A three hour bus ride from El Calafate and we had arrived in El Chalten, a quiet little town surrounded by the stunning FitzRoy Range, the northern sector of Parque Nacional Los Glaciares.  El Chalten is a frontier town, only founded as the result of a land grab between Argentina and Chile but now a base for the many hikers and climbers that come to explore the region.  We walked the small grid of streets where the maximum speed limit is 20km/hr, not that it matters – there are probably more dogs than cars.  Our hostel – Aylen-Aike was located close to the river and we watched as the mountains changed with the setting sun.

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The following morning it was time to pull the hiking boots out once more (they had been hidden deep in our backpacks since Torres del Paine) and we set off with Laura and Andy on a day hike to Cerro FitzRoy.  We had a taxi driver drop us further into the National Park and walked along Rio Blanco before the climb to Cerro FitzRoy.  The climb wasn’t too bad (even with the teasing false summit) but the view makes it 100% worth it.  We really had picked the perfect day – blue skies surrounded us in every direction and we enjoyed the sunshine while taking in the marvellous Cerro FitzRoy and surrounding glaciers and lakes below.  Will decided to brave the icy cold water and ran and jumped in.  Needless to say, he didn’t last very long but he did gain the respect of many onlookers with only a few to follow suit.

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The walk back to El Chalten was long but also incredibly beautiful.  Looking back we watched the sun setting on Cerro FitzRoy while all around us the scenery changed from dense forest, rocky mountains and open valleys as we approached El Chalten.  It really was an incredible day hike – best described as many of the scenic highlights of Torres del Paine, packed in to one day.

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In the days to follow we chose short walks through the town over long day hikes, which was quite lazy of us, but I’m not sure that we had fully recovered from Torres del Paine.  We enjoyed reasonably decent coffee and toasted sandwiches at one of the local panaderias (bakeries) and for dinner, outside of cooking our own meals, Will had some of Argentina’s famous steak while I tried some Patagonian lamb stew.  We really enjoyed our time in El Chalten, it is a quiet, beautiful little town and I hope tourists respect that for years to come.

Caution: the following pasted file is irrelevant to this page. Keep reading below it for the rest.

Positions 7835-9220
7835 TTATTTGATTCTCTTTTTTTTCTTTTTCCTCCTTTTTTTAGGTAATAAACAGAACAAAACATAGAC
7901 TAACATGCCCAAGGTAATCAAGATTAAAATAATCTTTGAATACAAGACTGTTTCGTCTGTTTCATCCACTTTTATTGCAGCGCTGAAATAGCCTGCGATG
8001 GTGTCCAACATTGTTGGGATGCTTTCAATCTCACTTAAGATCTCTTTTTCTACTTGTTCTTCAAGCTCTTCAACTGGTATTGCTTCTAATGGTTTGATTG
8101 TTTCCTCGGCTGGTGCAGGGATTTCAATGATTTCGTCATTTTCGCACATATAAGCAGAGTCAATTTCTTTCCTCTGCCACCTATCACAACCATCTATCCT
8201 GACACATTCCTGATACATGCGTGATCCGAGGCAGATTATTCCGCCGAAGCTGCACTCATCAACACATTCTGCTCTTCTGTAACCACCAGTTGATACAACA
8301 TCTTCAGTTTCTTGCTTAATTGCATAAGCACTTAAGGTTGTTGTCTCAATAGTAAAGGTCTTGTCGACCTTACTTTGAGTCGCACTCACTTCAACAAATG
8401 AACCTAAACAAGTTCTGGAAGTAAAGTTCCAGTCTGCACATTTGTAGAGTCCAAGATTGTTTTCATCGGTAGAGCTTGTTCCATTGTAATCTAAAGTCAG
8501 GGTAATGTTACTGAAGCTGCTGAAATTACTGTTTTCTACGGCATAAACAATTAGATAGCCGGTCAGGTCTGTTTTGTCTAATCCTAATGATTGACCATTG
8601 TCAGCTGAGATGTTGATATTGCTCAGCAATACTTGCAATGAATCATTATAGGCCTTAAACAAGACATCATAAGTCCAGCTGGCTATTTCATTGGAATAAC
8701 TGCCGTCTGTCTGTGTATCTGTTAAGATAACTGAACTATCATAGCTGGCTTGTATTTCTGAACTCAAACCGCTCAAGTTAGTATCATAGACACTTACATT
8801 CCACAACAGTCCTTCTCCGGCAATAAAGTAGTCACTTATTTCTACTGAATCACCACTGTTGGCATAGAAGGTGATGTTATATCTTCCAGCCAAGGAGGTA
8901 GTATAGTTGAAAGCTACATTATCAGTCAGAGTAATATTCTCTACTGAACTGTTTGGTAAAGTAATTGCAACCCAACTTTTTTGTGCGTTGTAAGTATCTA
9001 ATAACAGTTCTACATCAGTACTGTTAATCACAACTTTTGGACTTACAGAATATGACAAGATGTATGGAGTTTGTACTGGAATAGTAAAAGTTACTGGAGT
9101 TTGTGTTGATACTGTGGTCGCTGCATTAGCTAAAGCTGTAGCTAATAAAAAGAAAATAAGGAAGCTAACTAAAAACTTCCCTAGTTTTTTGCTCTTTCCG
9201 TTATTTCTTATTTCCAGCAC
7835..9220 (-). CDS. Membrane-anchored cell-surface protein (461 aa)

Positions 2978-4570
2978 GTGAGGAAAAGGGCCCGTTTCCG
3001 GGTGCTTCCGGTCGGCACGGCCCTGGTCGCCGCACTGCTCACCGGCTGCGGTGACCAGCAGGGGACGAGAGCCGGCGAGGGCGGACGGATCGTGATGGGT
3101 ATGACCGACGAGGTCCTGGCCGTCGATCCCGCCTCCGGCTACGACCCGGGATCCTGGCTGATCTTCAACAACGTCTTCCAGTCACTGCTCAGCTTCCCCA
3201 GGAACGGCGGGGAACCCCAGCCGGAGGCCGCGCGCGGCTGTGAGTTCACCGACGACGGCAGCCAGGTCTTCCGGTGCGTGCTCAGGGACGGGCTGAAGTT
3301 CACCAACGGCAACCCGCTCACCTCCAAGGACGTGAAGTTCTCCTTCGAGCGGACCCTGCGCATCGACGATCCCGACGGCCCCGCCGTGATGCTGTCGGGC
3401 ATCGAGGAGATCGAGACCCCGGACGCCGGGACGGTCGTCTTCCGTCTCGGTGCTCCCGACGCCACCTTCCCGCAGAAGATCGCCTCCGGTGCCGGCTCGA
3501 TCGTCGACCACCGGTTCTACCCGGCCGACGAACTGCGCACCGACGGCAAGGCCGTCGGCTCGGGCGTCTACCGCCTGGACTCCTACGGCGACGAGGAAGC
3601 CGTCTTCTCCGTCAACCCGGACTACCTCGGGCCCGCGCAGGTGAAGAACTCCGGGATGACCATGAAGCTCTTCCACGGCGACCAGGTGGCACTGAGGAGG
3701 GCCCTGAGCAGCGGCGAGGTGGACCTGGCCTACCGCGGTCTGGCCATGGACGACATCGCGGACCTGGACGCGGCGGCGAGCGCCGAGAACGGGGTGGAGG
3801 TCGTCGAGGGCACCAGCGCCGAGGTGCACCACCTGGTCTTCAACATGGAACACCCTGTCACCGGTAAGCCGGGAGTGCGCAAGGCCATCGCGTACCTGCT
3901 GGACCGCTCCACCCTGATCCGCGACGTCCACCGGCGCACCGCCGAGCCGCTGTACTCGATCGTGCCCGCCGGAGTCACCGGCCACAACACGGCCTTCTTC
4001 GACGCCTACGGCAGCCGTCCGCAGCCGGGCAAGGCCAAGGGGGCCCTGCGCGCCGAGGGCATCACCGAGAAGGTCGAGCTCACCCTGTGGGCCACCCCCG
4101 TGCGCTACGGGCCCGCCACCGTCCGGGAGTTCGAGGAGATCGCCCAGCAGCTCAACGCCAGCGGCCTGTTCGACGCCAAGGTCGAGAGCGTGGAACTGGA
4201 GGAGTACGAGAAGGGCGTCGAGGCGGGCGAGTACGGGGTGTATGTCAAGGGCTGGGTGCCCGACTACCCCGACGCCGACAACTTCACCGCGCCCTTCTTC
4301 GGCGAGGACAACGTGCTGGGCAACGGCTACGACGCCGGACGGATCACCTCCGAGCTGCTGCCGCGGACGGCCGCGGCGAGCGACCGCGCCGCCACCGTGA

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We were picked up from our hostel in El Calafate nice and early for the drive to Parque Nacional Los Glaciares, home of Perito Moreno Glacier – one of only three Patagonian glaciers still advancing (up to 2m per day)! The drive from El Calafate was beautiful with the 300m deep Lago Argentino to our side and the Andes mountains in the background.

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Arriving at Parque Nacional Los Glaciares in the morning, we first took a catamaran ride across Lago Argentino allowing you to view the Perito Moreno glacier closely from the water.  When confronted with it, it really is hard to gauge just how incredibly huge it is – 30km long, 5km wide and averaging 60m high!  Due to its constant advance, icebergs are forever carving from its face, which is absolutely incredible to watch and also to hear.  There is the sound of the ice cracking followed by the tremendous roaring sounds as the ice hits the water – it is something you really need to see to comprehend.  The irony of that statement is that on many occasions by the time you actually hear the sound it is too late and all you see is the waves from where the ice has hit the water already!

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The boat ride was fun however walking the many balconies that have been built to view the glacier was perhaps the highlight.  Will and I found our preferred balcony where as instant glacier experts we had determined the next large pieces to carve away.  It was like watching a game of tennis, constantly looking from right to left and with fear of looking away in case you missed any of the action.  On a few occasions our estimates were correct and we watched as large sections of the glacier wall crashed into the water below.  The waves that were created were incredible and washed loose pieces of ice hundreds of metres away.

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The first large piece we saw I was really excited because I had also caught it on camera but then on deciding to watch it back, somehow managed to delete it in the process – much to Will’s horror!  Luckily there were many more to follow and before we knew it, hours had passed watching the same section of ice – it was strange that something so loud and destructive was also so incredibly tranquil.

While we had been amazed by all of the glaciers on our trip so far, Perito Moreno Glacier is in a class of its own.  The incredible size of it, the visually stunning contrast of white and blue combined with the never-ending show as large pieces come crashing down results in a truly unique experience and one we will never forget.

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